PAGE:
New funding initiatives reflect this cross-disciplinary interaction. The very face of funding has also changed—basic research is on the downswing, while applied sciences, such as alternative energy and smart grids, are powerful magnets for new research dollars. In addition, collaboration with professional groups, corporations and international partners is more prevalent than ever and results in a full research and development cycle.

Repositioning for the trends
Faced with these very real and pressing challenges, how do universities react and adapt? What are the specific building approaches that yield an innovative yet balanced learning-research platform? A number of elemental strategies can help determine the value and success of a repositioning effort. Those include:

1. Create flexible bioengineering labs and support zones. Where it makes sense, engineering schools need labor spaces that are convertible from dry to wet—that is to say, from bench to device fabrication, as recently planned at the Univ. of Arizona. This provides an appropriate amount of lab space for each science type commensurable to research funding. In addition, bioengineering labs are generally underserved in terms of lab support. Instead, expand with shared lab support zones areas that are not dedicated to a specific principal investigator (PI). Examples include vivarium facilities and anatomy labs.

2. Turn buildings into teaching tools. This is a longstanding idea that has new legs. Among the best examples is the new classroom/lab at the Univ. of Illinois’ Electrical and Computer Engineering Building (Image 2), where the building actually becomes part of the research environment and study platform. Installations and equipment are used to both power the building and energize teaching and research into solar and wind power, fuel cell performance, energy storage and hydrogen and algae biofuel conversion. Some curricula also incorporate energy modeling of new buildings and repositioned engineering buildings into core academics.

3. Explore the total research cycle. Instead of only building facilities for certain phases of research, engineering programs are readying for full R&D capacity. This allows them to address total lifecycle from basic investigation to applied research to prototyping and full product development.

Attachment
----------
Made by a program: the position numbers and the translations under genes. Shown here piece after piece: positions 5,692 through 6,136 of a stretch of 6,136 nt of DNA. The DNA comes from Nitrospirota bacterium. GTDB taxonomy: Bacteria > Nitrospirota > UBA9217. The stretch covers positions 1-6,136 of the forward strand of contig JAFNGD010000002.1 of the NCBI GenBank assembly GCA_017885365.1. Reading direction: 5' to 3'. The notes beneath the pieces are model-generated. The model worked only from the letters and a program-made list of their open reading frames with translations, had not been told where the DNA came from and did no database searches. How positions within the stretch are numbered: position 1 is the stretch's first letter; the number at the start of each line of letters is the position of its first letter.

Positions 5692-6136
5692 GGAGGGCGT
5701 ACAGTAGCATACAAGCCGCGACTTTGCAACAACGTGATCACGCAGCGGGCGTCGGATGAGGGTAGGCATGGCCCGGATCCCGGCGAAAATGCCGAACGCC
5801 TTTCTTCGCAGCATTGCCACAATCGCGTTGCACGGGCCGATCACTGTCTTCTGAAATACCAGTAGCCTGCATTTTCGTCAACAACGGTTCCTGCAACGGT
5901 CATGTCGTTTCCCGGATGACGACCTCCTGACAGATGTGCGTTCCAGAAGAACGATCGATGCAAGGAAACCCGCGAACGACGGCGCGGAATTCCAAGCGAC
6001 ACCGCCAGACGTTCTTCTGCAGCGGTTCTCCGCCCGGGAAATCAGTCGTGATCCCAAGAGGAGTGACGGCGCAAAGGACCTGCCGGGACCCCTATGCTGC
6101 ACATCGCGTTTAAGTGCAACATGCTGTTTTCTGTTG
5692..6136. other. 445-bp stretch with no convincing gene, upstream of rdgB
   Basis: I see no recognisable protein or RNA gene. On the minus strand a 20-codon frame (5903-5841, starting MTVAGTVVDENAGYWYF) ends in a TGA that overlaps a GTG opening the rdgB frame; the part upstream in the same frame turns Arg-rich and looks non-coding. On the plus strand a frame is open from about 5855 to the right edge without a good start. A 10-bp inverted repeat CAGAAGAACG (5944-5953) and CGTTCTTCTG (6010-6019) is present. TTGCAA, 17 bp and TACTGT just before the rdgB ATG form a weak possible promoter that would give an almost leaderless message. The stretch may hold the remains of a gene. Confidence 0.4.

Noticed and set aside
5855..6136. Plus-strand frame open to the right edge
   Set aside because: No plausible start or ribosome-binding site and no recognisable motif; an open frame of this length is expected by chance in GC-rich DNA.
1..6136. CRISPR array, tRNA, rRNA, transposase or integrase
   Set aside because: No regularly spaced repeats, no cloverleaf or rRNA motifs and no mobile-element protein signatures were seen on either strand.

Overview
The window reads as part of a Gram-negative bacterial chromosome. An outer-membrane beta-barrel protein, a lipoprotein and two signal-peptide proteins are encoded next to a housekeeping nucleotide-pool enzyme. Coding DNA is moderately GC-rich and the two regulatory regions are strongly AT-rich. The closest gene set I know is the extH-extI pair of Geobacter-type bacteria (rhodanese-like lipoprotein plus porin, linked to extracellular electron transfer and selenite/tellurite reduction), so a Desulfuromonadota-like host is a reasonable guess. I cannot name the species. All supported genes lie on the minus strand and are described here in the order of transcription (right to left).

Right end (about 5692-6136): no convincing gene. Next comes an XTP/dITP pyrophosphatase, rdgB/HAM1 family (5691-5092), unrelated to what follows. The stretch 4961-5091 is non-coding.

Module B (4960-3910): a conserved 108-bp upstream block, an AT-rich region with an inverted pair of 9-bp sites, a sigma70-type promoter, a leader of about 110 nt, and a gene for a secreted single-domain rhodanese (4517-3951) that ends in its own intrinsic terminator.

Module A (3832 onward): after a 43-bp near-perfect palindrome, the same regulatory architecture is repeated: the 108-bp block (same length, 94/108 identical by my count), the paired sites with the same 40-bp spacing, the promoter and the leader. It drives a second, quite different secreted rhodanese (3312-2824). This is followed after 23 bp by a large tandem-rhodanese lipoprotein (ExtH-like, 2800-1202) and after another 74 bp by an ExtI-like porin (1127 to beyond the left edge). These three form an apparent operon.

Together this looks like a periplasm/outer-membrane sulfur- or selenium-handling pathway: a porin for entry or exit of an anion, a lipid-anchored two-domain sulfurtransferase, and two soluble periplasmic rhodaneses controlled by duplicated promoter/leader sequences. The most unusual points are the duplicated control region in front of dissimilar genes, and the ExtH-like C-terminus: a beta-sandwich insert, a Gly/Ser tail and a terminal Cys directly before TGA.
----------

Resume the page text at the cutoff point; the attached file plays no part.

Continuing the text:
Image 3: Oakland Univ. Engineering Center was designed around the needs of special studios and coursework. With this in mind, some engineering schools have expanded or converted their building infrastructure to handle the product design and/or development stages. Examples include computational labs, for initial numerical modeling of design problems, as well as labs suited to discovery and small-scale simulations. Additionally, there are visualization theaters for 3-D modeling and detailed simulations, as well as fabrication rooms for prototype manufacturing. Some engineering schools are collaborating with industry partners to enhance their production capabilities.

4. Enhance facilities for student experience and enthusiasm. One way to leverage a repositioning project is by addressing opportunities to improve student resources and lifestyle. For example, ease of access to faculty and facility resources helps students make more of their engineering experience. One campus decided to add computer modeling and simulation areas to each floor of the engineering building, which facilitated team interaction and communication while increasing research output and productivity.

Yet the bigger picture is attracting top-flight engineering students and raising program retention rates for those that matriculate. One way to increase retention is by making the learning experience more enticing, absorbing and enriched. Some schools showcase their class labs and facilities by using glass partitions, so that architectural transparency puts “engineering on display.” Others celebrate their legacies and achievements, such as the Univ. of Maryland’s Engineering Alumni Hall of Fame. In a related move, some programs have dedicated area to hosting engineering clubs and societies. While some groups need offices and meeting rooms, such as Women in Science and Engineering (WISE), others highly value available shop space for testing robots, building solar cars, installing Rube Goldberg entries and the like. In some cases, engineering schools are grouping the club spaces with senior design areas, and branding the combination as a “student innovation center.